If you get a funny feeling when you make eye contact with a deer, you’re not alone.
QUESTION: Do you think that face paint really helps to keep deer from seeing your shiny face, or do they get spooked when they see your shiny eyes?
ANSWER: I love this question! The short answer is: I really don’t know, and it’s never as simple as we would like.
Over eons, deer have developed an adaptation to recognize predators by certain cues, like the upright form of a human, and possibly our round, white face. It’s basically the same innate response as chicks recognizing the shape of a predatory bird that we all learn about in grade school.
They certainly recognize humans as predators, or a source of potential danger, but we don’t know if it’s the face, the eyes or perhaps both. Predators in general, tend to have flatter faces and forward facing eyes, and it’s not unreasonable to presume a prey animal would recognize this configuration as danger.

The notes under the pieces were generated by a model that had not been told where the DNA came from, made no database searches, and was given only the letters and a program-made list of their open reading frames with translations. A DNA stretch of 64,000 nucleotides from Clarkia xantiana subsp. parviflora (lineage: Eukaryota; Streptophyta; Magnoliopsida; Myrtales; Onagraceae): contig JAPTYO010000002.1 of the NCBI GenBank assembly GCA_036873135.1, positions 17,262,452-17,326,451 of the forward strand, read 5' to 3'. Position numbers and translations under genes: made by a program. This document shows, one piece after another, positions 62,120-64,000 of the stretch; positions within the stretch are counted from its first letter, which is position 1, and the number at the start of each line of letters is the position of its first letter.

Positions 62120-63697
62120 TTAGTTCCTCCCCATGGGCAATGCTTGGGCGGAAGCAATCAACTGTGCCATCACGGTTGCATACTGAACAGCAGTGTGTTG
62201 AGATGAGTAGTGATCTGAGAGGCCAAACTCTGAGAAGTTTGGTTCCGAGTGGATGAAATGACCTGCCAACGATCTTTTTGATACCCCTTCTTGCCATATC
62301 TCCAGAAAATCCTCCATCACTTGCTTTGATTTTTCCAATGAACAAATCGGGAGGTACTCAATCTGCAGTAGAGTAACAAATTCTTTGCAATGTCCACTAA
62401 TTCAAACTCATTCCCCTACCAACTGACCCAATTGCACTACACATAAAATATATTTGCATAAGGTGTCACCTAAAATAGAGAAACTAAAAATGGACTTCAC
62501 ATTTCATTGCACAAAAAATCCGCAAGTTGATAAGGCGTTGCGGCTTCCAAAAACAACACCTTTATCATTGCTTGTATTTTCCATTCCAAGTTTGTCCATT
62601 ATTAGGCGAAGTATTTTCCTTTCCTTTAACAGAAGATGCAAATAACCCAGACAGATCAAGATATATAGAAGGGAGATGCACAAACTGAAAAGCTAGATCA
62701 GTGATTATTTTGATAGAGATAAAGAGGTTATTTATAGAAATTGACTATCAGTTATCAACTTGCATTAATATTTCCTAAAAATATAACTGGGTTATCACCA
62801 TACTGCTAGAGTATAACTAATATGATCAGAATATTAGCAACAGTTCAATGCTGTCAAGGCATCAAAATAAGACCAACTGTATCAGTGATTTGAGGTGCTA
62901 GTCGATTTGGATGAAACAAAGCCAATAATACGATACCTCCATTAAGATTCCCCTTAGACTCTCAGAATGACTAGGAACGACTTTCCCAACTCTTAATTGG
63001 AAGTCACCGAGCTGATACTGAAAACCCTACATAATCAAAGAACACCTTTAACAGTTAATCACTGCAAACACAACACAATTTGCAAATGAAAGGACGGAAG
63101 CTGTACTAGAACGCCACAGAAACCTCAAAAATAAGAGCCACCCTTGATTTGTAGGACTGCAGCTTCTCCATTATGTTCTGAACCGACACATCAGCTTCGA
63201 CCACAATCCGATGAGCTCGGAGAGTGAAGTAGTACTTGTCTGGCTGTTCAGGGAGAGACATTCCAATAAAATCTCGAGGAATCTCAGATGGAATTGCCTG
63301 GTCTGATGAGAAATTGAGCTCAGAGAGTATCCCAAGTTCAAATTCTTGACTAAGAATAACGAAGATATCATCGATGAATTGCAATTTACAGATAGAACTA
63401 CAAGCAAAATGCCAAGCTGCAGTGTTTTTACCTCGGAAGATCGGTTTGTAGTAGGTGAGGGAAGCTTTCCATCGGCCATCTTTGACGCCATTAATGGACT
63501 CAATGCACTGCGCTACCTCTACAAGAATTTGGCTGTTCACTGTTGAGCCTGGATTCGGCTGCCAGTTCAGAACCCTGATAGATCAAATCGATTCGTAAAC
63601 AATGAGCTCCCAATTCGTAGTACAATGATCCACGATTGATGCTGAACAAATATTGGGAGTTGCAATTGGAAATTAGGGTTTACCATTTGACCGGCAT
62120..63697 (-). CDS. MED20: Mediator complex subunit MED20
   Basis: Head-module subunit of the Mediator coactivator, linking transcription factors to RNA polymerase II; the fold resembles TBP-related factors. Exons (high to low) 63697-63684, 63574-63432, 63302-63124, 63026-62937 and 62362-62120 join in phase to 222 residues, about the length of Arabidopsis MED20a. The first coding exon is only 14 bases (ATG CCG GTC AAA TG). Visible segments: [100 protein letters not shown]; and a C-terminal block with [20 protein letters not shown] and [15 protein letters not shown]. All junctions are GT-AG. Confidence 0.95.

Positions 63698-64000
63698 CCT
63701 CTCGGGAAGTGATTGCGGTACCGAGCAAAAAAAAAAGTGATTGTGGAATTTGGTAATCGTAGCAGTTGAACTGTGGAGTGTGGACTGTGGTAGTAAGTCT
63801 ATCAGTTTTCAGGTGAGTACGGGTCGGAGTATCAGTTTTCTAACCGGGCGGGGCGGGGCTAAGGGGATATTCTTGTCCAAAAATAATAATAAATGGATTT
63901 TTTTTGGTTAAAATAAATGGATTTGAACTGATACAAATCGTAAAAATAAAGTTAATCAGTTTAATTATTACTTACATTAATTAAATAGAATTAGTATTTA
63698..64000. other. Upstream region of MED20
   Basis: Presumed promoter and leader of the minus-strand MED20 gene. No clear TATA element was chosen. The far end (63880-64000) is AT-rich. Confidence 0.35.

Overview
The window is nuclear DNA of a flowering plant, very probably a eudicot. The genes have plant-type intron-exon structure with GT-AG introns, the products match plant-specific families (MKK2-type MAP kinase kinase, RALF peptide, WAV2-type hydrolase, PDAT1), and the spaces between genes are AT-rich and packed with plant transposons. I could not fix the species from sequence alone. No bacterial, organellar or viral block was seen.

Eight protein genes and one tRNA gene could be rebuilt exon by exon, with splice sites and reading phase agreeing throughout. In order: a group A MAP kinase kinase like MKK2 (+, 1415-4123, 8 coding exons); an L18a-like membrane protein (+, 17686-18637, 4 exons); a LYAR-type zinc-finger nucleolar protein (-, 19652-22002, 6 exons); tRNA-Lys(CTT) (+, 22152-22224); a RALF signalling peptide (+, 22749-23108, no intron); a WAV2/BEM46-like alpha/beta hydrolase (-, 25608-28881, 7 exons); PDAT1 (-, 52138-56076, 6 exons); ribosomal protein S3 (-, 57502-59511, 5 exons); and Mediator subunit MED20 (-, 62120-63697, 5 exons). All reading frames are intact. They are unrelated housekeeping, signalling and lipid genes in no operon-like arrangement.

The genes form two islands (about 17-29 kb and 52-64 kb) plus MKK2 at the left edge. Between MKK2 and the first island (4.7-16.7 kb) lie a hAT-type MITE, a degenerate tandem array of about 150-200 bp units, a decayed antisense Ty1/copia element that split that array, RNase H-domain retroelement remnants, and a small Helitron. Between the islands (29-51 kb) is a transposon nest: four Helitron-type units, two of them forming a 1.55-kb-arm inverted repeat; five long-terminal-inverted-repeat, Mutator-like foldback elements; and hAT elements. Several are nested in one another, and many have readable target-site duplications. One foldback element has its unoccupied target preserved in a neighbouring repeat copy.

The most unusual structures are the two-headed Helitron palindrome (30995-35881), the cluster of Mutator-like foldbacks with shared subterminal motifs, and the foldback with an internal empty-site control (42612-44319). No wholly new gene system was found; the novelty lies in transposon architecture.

I don’t know about just the eyes, but there’s enough conjecture out there to give one pause. We’ve all felt that indescribable sensation when me make eye contact with another person, or an animal. And while I am aware of no scientific evidence to support the notion, I try not to make eye contact with a deer while hunting.
As for face paint, it certainly can’t hurt. Anything that breaks up the general shape of the human face is effective, but you don’t need the Gene Simmons starter kit and all those fancy make-up designs. — Recent Ask the Biologist Question:
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